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Catching Up on Some Worthwhile Reading

Now that summer vacations are over, it’s a good time to start catching up on professional literature. Here are a few reports I’ve reviewed recently that I believe are worth reading.

“The Science of Satisfaction” From Wells Fargo Asset Management

Wells Fargo Asset Management teamed with consulting firm Ann Schleck & Co. LLC to ask plan sponsors what drives their satisfaction with their plans and consultants. The survey covered a range of topics, according to Ron Cohen, head of DCIO (Defined Contribution Investment Only) and RIA Sales for Wells Fargo Funds in Boston. “The purpose was to really get a sense of what drives sponsor satisfaction, not only in terms of things with the plan, but also with the advisor,” he explains. “What are the qualities that they look for in their advisor? What are the best practices that we could then take and bring out to the rest of the advisor community?”

The findings were informative, but many survey sponsors stop at this point and publish their results. Wells Fargo, however, used the data to build a library of practice management tools that they have named the “Science of Satisfaction.” The materials are available free with registration and can be found on wellsfargofunds.com/ip/dc/defined-contribution.html.

Advisors can drill down into particular practice management areas or follow the materials’ system, which includes:

  • Client feedback surveys to uncover sponsors’ objectives and preferences;
  • An education planning guide to develop and communicate a participant education plan;
  • A 'formulas for satisfaction' guide to help align your services with those that sponsors value most;
  • A 'calendar for satisfaction' guide to plan sponsor-level communication and service;
  • Checklist for satisfaction and annual summary for satisfaction guides to build your approach to plan service;
  • A 'testimonials for satisfaction' guide to promote your services and value to prospective clients.

The materials are informative, well written and include specific recommended action steps. Cohen says it’s not just new advisors using the material; experienced advisors also are finding ideas and using the checklists to expand and improve their existing processes.

“The Current State of 401(k)s: The Employer’s Perspective” From Transamerica Center for Retirement Studies

This study, which was released in June 2016, is the 16th annual retirement survey from the Transamerica Center for Retirement Studies (TCRS), is available online (https://www.transamericacenter.org/docs/default-source/employer-research/tcrs2016_sr_the_current_state_of_401ks_the_employer_perspective.pdf). The organization teamed with Harris Poll in late 2015 and surveyed over 1,000 small and large employers. The survey covers a wide range of topics, and I asked Los Angeles–based TCRS President Catherine Collinson to elaborate on several recommendations of particular interest to plan advisors.

For employers who offer a plan, extend eligibility to part-time workers.

There is a dichotomy in retirement plan availability, Collinson explains. TCRS’ research shows that among employers with 10 or more employees, 74 percent offer a 401(k) or similar employee-funded plan. But, only 38 percent of sponsors extend plan eligibility to their part-time workers, and 91 percent do not plan to do so in the future. The most frequently cited reasons: It’s generally impractical (39 percent); cost concerns (37 percent); and high turnover among part-time employees (33 percent). There is also a policy aspect to increasing plans’ availability, she notes, including regulatory relief on nondiscrimination testing and an ability to exclude part-timers from matching contributions.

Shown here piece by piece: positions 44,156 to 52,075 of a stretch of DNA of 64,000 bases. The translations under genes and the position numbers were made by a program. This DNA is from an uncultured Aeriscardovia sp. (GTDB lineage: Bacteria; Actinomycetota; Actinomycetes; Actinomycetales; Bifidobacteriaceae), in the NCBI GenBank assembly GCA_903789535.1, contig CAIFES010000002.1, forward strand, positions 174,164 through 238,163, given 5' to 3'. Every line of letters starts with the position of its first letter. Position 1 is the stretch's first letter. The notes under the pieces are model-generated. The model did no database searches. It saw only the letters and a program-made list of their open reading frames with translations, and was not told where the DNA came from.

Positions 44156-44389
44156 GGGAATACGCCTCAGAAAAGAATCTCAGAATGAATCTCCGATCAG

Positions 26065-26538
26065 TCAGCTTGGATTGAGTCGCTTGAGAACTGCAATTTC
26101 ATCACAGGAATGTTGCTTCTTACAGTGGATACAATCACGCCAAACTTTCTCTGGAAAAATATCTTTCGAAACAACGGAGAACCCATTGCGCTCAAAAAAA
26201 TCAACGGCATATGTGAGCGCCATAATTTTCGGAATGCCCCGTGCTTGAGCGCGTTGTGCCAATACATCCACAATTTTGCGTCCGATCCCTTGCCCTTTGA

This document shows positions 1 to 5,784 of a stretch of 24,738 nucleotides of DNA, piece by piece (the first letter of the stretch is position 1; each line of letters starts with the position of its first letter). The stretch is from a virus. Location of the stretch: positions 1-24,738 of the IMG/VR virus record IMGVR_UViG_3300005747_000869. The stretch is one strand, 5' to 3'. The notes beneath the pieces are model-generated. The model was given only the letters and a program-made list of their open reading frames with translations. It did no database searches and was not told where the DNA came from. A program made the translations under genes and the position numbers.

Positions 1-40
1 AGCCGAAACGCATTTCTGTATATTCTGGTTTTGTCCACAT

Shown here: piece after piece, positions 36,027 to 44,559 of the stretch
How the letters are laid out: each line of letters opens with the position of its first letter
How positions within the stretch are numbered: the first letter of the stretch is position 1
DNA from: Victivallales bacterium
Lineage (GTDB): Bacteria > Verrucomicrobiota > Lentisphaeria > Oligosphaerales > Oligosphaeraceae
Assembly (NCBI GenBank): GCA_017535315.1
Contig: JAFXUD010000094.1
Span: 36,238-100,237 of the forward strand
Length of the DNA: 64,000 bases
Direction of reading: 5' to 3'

Consider structuring matching contribution formulas to promote higher salary deferrals.

Standard matching formulas match 100 percent of an initial contribution, such as the first 3 percent deferred. The report suggests that a better approach from a savings behavior perspective could be to use 50 percent of the first 6 percent of deferrals or 25 percent of the first 12 percent deferred, for example.

“Employees have gotten the message not to leave matching contributions on the table because it’s like leaving part of your compensation on the table,” Collinson says. “The idea of, for example, matching 50 percent of the first 6 percent rather than 3 percent of the first 100 [percent] could encourage more employees to contribute at a 6 percent level. The illustration that we’ve provided in our report is 25 percent up to 12 [percent]. So, 12 percent may be too high depending on the income demographics of the plan, but the idea of stretching the match is a great conversation for retirement plan advisors to have with their plan sponsors and determine what is right for them.”

Offer pre-retirees a greater level of assistance in planning their transition into retirement.

Potential services can include education about distribution options, retirement income strategies and the need for a backup plan if the employee is forced into retirement sooner than expected. The survey found that less than half of sponsors provide information about distribution options, systematic withdrawals or annuities, for example, and micro plans were even less likely to offer these services. “It’s really perplexing because plan sponsors invest a tremendous amount of resources and expertise to help their employees grow their nest eggs and, then, when the big time comes for the nest eggs to hatch, very few offer any sort of financial counseling or transition assistance,” says Collinson. 

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